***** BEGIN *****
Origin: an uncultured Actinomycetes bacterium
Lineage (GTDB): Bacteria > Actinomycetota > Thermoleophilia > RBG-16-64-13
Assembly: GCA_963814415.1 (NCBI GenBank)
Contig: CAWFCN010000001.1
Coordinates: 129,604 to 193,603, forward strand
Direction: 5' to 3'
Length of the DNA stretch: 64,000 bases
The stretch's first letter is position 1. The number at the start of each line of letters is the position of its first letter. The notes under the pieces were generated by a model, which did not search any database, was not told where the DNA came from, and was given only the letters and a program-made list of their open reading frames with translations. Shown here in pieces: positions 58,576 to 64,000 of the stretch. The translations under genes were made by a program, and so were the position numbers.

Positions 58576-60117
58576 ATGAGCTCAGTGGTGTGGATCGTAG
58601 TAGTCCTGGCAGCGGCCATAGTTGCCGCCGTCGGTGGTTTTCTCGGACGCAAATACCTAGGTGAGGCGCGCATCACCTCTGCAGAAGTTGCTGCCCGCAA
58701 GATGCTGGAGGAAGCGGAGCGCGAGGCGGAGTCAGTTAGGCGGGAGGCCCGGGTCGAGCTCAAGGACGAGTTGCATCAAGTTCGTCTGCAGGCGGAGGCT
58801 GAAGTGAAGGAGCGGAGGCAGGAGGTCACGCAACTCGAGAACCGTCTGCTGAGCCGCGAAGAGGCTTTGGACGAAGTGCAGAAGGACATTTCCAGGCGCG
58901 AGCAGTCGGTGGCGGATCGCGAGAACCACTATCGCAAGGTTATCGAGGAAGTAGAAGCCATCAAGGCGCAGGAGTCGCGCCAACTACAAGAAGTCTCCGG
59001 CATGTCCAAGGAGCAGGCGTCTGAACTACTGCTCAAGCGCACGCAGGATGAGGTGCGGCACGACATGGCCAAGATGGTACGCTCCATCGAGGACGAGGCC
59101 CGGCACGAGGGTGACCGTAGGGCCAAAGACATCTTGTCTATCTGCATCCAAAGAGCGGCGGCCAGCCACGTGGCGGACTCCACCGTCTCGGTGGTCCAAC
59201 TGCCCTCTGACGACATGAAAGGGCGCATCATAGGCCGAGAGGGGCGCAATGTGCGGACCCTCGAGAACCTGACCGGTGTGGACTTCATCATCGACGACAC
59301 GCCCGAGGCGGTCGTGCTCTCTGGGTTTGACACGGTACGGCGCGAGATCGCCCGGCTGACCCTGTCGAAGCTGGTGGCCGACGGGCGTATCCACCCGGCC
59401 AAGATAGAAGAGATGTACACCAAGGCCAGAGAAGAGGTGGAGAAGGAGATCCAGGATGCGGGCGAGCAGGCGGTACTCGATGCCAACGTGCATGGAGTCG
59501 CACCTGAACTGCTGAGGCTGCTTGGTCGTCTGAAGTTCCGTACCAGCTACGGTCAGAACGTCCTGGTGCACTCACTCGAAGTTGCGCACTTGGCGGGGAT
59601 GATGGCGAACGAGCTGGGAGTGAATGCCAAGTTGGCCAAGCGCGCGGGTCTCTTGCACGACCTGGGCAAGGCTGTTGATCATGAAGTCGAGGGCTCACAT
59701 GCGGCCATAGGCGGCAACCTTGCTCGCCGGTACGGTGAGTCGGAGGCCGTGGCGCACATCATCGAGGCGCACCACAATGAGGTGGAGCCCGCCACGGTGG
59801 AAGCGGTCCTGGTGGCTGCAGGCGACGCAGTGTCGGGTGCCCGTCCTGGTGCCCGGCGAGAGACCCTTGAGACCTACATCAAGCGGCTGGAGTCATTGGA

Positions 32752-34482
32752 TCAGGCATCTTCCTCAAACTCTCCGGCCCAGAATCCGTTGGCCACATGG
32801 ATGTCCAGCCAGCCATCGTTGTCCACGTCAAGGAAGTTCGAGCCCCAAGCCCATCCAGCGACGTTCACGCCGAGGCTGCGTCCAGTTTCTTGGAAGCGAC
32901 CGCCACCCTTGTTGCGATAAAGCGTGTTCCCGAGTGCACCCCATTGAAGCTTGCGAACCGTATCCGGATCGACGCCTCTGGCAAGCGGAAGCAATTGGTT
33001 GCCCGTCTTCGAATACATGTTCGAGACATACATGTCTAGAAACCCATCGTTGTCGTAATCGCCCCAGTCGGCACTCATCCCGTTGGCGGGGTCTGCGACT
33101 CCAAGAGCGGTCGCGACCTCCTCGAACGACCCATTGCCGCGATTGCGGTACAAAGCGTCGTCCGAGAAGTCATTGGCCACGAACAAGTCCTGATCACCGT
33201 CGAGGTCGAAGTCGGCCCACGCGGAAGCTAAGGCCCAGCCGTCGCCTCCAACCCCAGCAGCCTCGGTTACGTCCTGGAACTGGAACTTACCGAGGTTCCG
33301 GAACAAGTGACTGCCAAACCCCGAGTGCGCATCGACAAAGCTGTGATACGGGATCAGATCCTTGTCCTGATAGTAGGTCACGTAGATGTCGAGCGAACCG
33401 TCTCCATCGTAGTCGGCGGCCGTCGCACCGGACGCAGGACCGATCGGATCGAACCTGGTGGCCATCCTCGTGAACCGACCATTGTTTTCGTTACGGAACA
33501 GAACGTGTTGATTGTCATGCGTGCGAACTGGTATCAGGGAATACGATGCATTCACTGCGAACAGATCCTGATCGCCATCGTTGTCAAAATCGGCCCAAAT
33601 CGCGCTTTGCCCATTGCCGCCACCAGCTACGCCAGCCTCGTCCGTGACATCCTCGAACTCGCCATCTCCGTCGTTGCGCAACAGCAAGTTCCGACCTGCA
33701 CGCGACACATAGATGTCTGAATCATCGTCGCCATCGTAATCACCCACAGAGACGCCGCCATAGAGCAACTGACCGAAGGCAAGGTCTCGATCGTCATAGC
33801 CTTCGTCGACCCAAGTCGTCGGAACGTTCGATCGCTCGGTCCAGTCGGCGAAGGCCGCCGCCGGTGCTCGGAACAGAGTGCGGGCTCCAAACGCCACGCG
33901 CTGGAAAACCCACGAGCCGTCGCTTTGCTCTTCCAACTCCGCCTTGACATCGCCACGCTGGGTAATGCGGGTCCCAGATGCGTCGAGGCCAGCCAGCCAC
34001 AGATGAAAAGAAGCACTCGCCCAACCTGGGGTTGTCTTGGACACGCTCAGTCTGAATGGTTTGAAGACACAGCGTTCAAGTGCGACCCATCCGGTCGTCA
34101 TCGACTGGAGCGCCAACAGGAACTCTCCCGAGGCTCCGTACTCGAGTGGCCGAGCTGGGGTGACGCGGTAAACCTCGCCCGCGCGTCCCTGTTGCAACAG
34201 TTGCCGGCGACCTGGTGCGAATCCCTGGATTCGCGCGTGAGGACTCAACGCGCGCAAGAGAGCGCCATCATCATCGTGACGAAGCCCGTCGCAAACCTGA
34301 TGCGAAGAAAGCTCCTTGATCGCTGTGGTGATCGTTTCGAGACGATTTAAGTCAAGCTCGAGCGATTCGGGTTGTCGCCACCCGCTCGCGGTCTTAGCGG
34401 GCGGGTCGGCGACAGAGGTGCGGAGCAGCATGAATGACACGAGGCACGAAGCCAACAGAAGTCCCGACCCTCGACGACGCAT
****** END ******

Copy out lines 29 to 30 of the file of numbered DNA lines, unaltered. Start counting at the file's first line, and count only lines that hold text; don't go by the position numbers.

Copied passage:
33101 CCAAGAGCGGTCGCGACCTCCTCGAACGACCCATTGCCGCGATTGCGGTACAAAGCGTCGTCCGAGAAGTCATTGGCCACGAACAAGTCCTGATCACCGT
33201 CGAGGTCGAAGTCGGCCCACGCGGAAGCTAAGGCCCAGCCGTCGCCTCCAACCCCAGCAGCCTCGGTTACGTCCTGGAACTGGAACTTACCGAGGTTCCG